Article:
Like a long, lost sub-tribe of flagellating bedwetters, the world of recruitment has perennially been waiting, Moses sandals packed and ready, for someone to take them away from the unloved world of tyrannical HR rule. Whilst the constant has always been the dislike of their flaky kith and kin in the People world, there has a been a variety of chosen ones that has been called out over the years, with most recently top of the pops Marketing as the most desired destination for the average recruiter – and by god do we have too many average recruiters.
But I digress.
We all know that recent HR history has seen it make more u turns than a dodgy plumber – from protectors of welfare workers to storm troopers of management flexibility. Now in the big businesses it helped to create, it looks on, as the management teams demand more than efficiency, controls and subservience to thrive and survive. The recruitment teams are caught in the crossfire being asked to push PSLs, broken agency relationships, outsourcing inflexibility and cost to hire mantras when little of that delivers any true sustainable value in the changing world of work.
However, if recruitment thinks that leaving this behind to live in a land of marketing flim-flam will bring a change for the better then you are as daft as triggers brush. Marketing, with all its own legends and rituals, is equally riddled with imperfections and as the corporate pimp, its sole purpose is there to manipulate average Joe into a purchase they didn’t want to make. Marketing does not make you five pounds lighter or £1,000 richer, and for its survival at the mythical table of CEO greatness, sees no further in a business cycle than what’s in front of its nose. Now, not for a second am I throwing the baby out with the bathwater – marketing skillsets (which doesn’t include throwing corporate parties or picking partnerships) does signal a need to be more data driven and scientific (and I’d mark this better than HR but nowhere near as good as truly scientific disciplines). If this step change can be blended with the art of selling (and god forbid you ever ask a marketer to do that) that needs equally to make a renaissance in recruitment then the job’s a good un.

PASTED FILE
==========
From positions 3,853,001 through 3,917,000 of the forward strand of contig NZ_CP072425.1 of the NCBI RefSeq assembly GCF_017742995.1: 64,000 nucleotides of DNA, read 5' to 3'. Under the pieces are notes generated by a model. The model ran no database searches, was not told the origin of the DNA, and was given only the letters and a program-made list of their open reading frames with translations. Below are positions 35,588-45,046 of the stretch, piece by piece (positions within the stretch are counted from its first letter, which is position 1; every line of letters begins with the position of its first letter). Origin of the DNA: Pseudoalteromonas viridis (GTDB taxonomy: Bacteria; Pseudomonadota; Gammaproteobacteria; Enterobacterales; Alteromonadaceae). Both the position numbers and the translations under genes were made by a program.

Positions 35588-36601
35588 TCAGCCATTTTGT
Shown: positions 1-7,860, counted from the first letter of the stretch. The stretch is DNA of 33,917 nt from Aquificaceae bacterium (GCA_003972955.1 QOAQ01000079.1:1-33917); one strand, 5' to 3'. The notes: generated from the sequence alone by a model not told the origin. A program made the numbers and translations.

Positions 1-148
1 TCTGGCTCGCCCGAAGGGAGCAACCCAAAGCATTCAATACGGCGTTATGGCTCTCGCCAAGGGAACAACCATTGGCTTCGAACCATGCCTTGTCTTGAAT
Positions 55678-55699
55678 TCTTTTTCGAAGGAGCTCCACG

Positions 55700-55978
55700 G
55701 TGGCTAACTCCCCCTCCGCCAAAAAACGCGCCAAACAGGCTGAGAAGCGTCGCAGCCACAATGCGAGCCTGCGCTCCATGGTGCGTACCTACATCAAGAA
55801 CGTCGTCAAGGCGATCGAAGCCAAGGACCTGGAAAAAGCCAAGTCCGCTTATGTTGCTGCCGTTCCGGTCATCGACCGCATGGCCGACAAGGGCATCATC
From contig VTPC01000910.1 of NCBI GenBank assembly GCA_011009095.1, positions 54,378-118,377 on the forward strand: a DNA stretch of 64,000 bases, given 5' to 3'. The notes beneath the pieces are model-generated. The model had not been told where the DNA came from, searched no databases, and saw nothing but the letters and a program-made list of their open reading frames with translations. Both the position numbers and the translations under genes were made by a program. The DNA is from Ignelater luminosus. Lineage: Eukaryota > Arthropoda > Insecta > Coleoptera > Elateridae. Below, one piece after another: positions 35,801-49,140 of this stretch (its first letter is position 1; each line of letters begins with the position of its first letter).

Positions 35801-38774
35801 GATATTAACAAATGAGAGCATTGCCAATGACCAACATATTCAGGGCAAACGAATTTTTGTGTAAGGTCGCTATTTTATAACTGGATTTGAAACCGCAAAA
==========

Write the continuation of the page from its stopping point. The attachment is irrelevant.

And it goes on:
As pendulum swings towards marketing’s fabled flawless strengths, signs of over influence are there and should be challenged by all good, questioning and cynical recruitment teams. Here are 3 examples:
- The average talent (passive, active, untapped potential, unfundamentalist, environmentalist, gay, straight, left, free and in need of the right job in the right company at the right time and impossible to segment) does not wish to join talent communities for some fabled reasons that ‘ever since they were a young boy or girl they’ve only ever supported (insert some FTSE 50 or Fortune 500 company). Go search online for the ‘heartbroken talent community of Enron’. You’ll find that they don’t exist for the obvious reason that people don’t actually give a shit if brands / companies die. They want a job and an employer who treats them ‘well’. We just got to understand what well translates as for them.
- Social networks are still the place where the average person goes to chill out, escape the humdrum pressures of modern life, stalk an ex-girlfriend and watch an elephant urinate over its zookeeper. Conversations and the fabled brand advocacy is not taking place in the scale or volume that we are led to believe. For all the science that Marketers believe they bring to the party, much of it is still lacking validity and is guesswork and the data thrown at us about social is right up there telling us ‘what’ but not telling us ‘why’ because that just takes too much from the market research budget and eats into the ultimate margin of the product. When you are selling a career and not a commodity then the price for getting it wrong is not a credit note but a huge big hole of toxic mess in the middle of your organisation that needs carefully dealt with.
- Lastly, I blame marketers for selling us the myths of ‘generational blah blah blah’ with a disproportionate focus on milennials to the detriment of baby boomers who employment brand ‘experts’ associate phrases like ‘dying out’ and equating lots of reactive, conservative traits with. Worryingly this stuff gets regurgitated without much rightful cynicism or challenge amongst recruitment professionals. And you want more of this under the marketing functional ownership model?
Can we just stop right there. Taking the benefit of a wider lens to organizational issues is GOOD. Taking in the whole smoke and mirrors of Marketing-speak without perspective or fact is frankly CRAP and can I ask us to desist.
Whilst it is abundantly clear that self-flagellation is an endemic trait of HR and Talent people, the answer doesn’t lie in pitching our tent under the Marketing sky.
Until next time. Take no heroes, only inspiration. And never let your daughter marry a marketer.